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The Elephantstay, a so-called “sanctuary” at the Royal Elephant Kraal & Village in Ayutthaya, Thailand, came up with an unusual plan to advertise its new exhibit, “1600 Pandas,” made of thousands of paper mache creations to spread awareness of the dwindling panda population left in the wild. Just one problem, though – this dubious conservation center decided that in order to draw attention to the plight of wild pandas, it would exploit elephants by painting them in black and white to look like their fellow endangered species.

Elephantstay is a not-for-profit conservation program, which states its mission is “to give old elephants a long and happy retirement.” However, judging by the photos of this event, we find it hard to believe this facility is a true sanctuary.

Notice the bullhook in the caretaker’s hand as the elephants are commanded to stand on their hind legs.

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Not only does it appear that these elephants are being used for entertainment (often the abusive industry that has led these animals to need sanctuary in the first place), but Elephantstay also boasts its “successful” breeding program with 66 births since 2000.

On the surface, it may seem that more elephants are a good thing, but when you consider that 95 percent of Thailand’s elephant population are in the hands of private ownership, instead of the wild, it becomes clear that the births of these elephants aren’t used for conservation at all, and instead, act as an attraction to visiting tourists. On its website, Elephantstay encourages guests to ride its elephants, swim with them, and visit the baby nursery – none of these activities are beneficial to the overall conservation of the species.

Surely there are better ways to promote conservation of pandas than by exploiting elephants. The most disappointing part about this event is that attendees came to this attraction truly believing that they were helping wild animals. Sadly, if it looks like animal cruelty, it probably is – even if it’s disguised as conservation. If people understood that this is exploitation not conservation – and that animals entertain out of fear, not fun – they would surely stop attending. And when people stop going, these profit-driven establishments stop too!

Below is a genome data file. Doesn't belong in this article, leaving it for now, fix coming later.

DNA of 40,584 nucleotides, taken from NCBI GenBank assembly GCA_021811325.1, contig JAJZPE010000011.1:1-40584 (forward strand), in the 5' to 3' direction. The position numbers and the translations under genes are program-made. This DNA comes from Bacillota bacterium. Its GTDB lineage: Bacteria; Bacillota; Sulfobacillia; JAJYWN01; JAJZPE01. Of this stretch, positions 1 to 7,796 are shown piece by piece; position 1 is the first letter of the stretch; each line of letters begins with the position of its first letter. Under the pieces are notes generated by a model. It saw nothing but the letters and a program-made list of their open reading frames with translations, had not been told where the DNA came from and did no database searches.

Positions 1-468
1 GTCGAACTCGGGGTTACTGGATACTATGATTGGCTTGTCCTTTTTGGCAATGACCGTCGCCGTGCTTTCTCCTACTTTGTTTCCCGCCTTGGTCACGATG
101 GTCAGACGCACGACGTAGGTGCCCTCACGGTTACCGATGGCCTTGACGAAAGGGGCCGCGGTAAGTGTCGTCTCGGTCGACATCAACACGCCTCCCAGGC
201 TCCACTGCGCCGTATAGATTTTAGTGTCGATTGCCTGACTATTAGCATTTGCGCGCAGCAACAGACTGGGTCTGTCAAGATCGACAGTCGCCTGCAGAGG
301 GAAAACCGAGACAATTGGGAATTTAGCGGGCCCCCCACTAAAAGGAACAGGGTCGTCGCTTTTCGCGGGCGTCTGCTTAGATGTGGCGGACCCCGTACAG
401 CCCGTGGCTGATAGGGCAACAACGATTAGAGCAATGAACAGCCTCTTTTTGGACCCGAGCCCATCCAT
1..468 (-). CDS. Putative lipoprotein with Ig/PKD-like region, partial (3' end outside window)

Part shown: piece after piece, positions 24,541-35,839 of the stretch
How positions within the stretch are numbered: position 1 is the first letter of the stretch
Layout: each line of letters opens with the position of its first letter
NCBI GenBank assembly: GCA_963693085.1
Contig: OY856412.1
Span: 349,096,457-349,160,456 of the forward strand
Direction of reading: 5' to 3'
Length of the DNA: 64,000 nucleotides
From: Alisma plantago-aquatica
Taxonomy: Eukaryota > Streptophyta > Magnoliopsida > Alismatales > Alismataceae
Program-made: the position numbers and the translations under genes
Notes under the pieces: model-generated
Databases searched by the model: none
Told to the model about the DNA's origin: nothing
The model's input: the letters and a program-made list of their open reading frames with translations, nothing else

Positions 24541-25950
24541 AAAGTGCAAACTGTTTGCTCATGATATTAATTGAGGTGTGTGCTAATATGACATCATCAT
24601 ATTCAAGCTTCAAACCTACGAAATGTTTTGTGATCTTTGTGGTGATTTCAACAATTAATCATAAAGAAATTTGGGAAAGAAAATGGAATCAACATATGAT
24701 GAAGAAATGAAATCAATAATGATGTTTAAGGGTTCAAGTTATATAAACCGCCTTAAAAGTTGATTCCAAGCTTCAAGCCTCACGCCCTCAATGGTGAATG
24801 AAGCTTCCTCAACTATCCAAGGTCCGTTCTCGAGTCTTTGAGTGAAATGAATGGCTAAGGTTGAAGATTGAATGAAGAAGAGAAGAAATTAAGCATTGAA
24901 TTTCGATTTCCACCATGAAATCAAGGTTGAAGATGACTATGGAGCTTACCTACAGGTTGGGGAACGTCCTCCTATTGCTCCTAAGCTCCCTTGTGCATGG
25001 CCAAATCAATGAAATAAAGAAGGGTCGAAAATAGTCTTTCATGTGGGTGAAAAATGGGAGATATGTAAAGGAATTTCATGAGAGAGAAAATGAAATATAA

Share this post and encourage others to boycott cruel animal attractions. To learn more about how you can tell this difference between a veritable animal sanctuary, and a “scamtuary,” click here.

Featured image source: Ayutthaya Elephant Village/The Daily Mail



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164 comments on “Major Facepalm! ‘Sanctuary’ Promotes Conservation by Painting Captive Elephants Like Pandas”

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Kay Tegan
8 Months Ago

Feel sorry 4 the elephants !!


Reply
Sandra Jasprizza
8 Months Ago

This is Disgusting and Cruel, Set the Elephants free


Reply
Dallas Zoo Review
8 Months Ago

https://www.facebook.com/DallasZooReview/


Reply
Alicia Diaz Abreu
8 Months Ago

horror !


Reply
Jennifer Prell
8 Months Ago

Stop breeding and leave the elephants room to in the wild.


Reply
Julie Tidball
8 Months Ago

It's all about the money. They have no interest in the welfare of animals


Reply
Dominique Ng
8 Months Ago

Je suis Panda mais Je ne suis pas Éléphant.


Reply
Patricia Melnyk
8 Months Ago

Elephants that look like panda bears what else is new


Reply
Lou Ocampo
8 Months Ago

An organization led by corrupt people. Then again its Thailand where corruption is life.


Reply
Barbara Kameo
8 Months Ago

THIS is NOT how elephants should be treated, NOT how they should live, and the hook in the man's hand??? They should not be hurt, forced to do these things!!!! Stop this, PETA, someone.


Reply


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